The second insurrection 

I knew that the second insurrection was imminent long before the assassination of Daya Pathirana. I could sense it. Also, I spoke to Hector Abeywardena, Carlo Fonseka and Tissa Vitarana about it.

At the height of insurrection, the JVP had inclined to enter into a dialogue with the political alliance formed by the left parties including the SLFP. Soon it became evident that the strategic aim of the JVP had been to pursue the insurgency successfully by persuading Sirima Bandaranaike not to contest the 1988 Presidential Election. But Sirima Bandaranaike did not get caught in their trick.

My views also influenced the firm stance taken by her in this case. I stressed that despite numerous threats, the election rallies must be held and the fear of the people allayed. I came to know of the attempt to hold a rally in Ambalangoda and its failure due to the protest of the organisers of the constituency itself. In this context, while being in the background, I made arrangements for a meeting to be held in Galle in front of Galle Town Hall. 

When the JVP failed to noose Sirima Bandaranaike in their trap, they went to the extent of killing the members of the party. So much so, the JVP proscribed the Presidential Election and announced that working for the presidential election and voting was an offence punishable by death.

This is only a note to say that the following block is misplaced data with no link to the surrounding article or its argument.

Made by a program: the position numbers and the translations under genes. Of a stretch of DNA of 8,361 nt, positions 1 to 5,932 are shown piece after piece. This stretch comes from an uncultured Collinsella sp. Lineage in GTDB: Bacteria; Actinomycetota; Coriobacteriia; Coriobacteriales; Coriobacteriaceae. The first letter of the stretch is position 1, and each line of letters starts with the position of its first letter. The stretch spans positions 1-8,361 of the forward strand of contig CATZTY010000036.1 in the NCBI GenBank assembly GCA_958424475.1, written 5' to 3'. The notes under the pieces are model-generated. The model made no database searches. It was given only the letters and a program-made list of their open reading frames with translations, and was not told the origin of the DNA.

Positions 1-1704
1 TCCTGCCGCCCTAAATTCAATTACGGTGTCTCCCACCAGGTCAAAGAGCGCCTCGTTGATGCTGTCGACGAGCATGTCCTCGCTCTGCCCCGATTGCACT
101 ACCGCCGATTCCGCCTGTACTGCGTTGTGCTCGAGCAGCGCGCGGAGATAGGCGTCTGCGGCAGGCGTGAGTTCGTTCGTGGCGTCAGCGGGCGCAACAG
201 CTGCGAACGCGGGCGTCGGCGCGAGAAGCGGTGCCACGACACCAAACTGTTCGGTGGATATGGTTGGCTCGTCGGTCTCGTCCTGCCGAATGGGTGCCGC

I wrote an editorial against their order and urged the people to go to polls and vote without fear. My political analysis was to warn that the JVP would have to pay a heavy price for blocking the Presidential Election so that there would be no change of government. Further, I designed the outer cover of the Ravaya magazine with a picture of a river flowing with blood instead of water.

That was exactly what happened in the end. The country had become a dismal graveyard when the insurrection was over. Both sides had unleashed maximum cruelty on society. While a large number of young people in the Sinhala society had died, all those who survived also remained almost dead, spiritually. Perhaps, the country may not have fallen into such a miserable state as it is now, if the JVP had allowed for a change of government without blocking the 1988 Presidential Election. 


After the insurrection 

After the insurrection was over, Champika used to visit the Ravaya office from time to time with his political friends. Among them was Gevindu Kumaratunga, a grandson of Kumaratunga Munidasa.

I advised Champika to join either the SLFP or the UNP and enter a major political stream and orientate those parties in adopting a better vision. He told me that he would like to join the SLFP and sought my assistance in arranging a meeting for him to meet with Mrs. Bandaranaike.